Friday, April 9, 2010

Number One Hundred and Five

Blues Traveler's "Hook," Crash Test Dummies' "God Shuffled His Feet," Charles Bernstein's "Don't Be So Sure (Don't be Saussure)," and Bernadette Mayer's "Epigram on Epigrams" are all deeply connected.

Thursday, April 8, 2010

Number One Hundred and Four

Blues Traveler's "Hook" is a language poem.

Wednesday, November 18, 2009

Number One Hundred and Three

"He thought it woozily, with a vaguely bewildering, vaguely tiring sense of scale--a secondhand sort of epiphany, removed from its source, smudged, moved elsewhere, experienced now without clarity or context, therefore less insight, really, than mood swing...." p. 208.

Tuesday, November 17, 2009

Number One Hundred and Two

"A world without right or wrong was a world that did not want itself, anything other than itself, or anything not those two things, but that still wanted something. A world without right or wrong invited you over, complained about you, and gave you cookies. Don't leave, it said, and gave you a vegan cookie. It avoided eye contact, but touched your knee sometimes. It was the world without right or wrong. It didn't have any meaning. It just wanted a little meaning." pp. 179-80.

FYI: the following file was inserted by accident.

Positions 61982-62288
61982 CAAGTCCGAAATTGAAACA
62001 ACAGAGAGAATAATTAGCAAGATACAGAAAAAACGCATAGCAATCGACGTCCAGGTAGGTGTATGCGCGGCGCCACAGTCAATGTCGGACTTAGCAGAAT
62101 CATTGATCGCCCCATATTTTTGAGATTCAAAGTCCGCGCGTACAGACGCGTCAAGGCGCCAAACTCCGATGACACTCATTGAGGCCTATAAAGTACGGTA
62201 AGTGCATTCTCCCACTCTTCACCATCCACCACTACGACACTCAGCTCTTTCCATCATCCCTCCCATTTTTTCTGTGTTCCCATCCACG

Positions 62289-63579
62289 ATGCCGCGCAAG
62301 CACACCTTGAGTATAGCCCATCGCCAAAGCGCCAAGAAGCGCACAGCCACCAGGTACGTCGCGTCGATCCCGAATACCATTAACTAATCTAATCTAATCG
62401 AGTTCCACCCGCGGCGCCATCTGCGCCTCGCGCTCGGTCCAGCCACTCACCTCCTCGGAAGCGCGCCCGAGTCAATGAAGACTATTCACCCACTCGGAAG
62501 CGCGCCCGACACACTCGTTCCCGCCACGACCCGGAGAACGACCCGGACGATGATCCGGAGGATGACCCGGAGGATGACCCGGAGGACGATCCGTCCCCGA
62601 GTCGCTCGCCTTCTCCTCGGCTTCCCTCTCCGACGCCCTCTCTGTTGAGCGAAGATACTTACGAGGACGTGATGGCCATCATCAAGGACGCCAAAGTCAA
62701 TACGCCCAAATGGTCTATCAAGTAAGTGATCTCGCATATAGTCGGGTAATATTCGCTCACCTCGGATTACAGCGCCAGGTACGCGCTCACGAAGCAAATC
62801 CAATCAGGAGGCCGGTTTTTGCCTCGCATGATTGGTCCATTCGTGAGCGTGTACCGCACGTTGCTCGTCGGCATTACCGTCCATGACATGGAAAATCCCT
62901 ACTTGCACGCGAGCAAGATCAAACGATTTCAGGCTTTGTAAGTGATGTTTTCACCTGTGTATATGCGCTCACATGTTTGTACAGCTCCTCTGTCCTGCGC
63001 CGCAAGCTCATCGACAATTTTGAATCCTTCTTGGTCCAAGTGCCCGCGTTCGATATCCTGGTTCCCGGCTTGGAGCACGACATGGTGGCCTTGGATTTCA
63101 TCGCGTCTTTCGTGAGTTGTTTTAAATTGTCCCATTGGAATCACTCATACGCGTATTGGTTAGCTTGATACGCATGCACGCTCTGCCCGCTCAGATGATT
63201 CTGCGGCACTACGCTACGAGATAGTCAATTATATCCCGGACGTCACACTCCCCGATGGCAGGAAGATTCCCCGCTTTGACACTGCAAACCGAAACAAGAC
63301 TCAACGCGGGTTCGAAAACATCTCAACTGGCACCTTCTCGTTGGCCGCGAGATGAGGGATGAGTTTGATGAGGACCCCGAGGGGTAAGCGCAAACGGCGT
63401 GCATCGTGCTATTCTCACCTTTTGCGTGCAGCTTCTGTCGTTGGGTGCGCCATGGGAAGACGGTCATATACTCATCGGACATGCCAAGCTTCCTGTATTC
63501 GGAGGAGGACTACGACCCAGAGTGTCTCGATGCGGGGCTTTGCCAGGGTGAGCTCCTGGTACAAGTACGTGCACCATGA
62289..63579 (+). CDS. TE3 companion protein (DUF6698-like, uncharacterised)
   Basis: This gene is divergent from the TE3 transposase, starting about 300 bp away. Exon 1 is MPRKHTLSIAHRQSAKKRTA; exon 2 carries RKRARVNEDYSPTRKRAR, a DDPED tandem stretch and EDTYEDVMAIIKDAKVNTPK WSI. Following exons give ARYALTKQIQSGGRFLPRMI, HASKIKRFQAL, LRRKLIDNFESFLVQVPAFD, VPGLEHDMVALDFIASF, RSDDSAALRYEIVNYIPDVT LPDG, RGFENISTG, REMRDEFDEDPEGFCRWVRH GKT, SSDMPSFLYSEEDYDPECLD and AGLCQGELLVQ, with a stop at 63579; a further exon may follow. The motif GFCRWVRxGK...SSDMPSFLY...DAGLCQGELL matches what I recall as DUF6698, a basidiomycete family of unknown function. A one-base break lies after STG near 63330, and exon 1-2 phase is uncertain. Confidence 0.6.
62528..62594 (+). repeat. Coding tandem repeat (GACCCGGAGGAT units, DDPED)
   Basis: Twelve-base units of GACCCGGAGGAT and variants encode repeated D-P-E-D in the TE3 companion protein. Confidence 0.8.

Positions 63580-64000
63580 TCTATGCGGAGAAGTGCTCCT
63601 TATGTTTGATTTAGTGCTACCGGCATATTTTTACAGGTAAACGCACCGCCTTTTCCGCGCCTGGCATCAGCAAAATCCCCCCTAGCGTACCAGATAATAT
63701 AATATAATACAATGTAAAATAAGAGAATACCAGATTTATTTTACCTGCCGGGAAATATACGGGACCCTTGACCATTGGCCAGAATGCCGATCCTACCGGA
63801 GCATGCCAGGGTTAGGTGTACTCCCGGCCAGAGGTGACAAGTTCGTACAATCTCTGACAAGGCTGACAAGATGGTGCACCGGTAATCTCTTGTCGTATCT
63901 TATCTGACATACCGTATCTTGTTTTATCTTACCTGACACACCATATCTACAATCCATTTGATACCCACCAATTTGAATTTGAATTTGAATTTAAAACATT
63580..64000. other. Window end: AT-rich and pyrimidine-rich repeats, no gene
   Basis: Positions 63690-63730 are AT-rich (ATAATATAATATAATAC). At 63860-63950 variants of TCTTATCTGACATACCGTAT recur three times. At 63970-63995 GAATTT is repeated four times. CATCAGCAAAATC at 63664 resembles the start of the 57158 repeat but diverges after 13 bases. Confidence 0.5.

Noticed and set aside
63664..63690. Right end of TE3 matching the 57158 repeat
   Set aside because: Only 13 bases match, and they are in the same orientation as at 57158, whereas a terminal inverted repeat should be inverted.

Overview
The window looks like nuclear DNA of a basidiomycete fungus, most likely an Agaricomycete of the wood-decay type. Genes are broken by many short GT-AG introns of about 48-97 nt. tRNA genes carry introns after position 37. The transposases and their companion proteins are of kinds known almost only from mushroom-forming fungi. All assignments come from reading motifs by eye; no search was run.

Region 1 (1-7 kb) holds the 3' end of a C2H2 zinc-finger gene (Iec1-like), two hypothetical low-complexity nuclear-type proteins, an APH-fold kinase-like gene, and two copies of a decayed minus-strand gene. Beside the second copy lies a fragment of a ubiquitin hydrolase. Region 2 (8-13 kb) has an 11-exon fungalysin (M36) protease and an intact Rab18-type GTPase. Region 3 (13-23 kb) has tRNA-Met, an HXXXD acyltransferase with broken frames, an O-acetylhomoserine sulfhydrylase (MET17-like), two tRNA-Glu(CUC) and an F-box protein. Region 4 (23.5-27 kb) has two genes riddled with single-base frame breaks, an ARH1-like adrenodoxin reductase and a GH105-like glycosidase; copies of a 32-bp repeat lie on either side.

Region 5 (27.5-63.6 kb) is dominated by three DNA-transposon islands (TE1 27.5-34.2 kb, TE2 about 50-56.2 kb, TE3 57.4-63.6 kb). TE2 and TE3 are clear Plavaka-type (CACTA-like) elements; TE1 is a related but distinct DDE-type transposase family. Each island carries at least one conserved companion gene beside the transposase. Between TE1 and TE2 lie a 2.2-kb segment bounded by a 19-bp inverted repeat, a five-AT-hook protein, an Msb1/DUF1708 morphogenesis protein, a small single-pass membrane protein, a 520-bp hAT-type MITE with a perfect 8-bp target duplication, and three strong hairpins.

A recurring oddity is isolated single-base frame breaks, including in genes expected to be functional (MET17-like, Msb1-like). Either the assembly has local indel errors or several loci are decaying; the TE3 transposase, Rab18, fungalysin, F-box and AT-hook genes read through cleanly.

Monday, November 16, 2009

Number One Hundred and One

"There was an enjoyment to being alive, he felt, that because of an underlying meaninglessness--like how a person alone for too long cannot feel comfortable when with others; cannot neglect that underlying the feeling of belongingness is the certainty, really, of loneliness, and nothingness; and so experiences life in that hurried, worthless way one experiences a mistake (though probably the awareness itself, of nothingness, was the only mistake; some failure of optimism or illusion, to be corrected, somehow)--he could no longer get at." pp. 170-71.

Thursday, April 16, 2009

Number One Hundred

Number One Hundred! Time for a Caesura! A Lacuna if you Will! A Blogging Break if you Won't!

Wednesday, April 15, 2009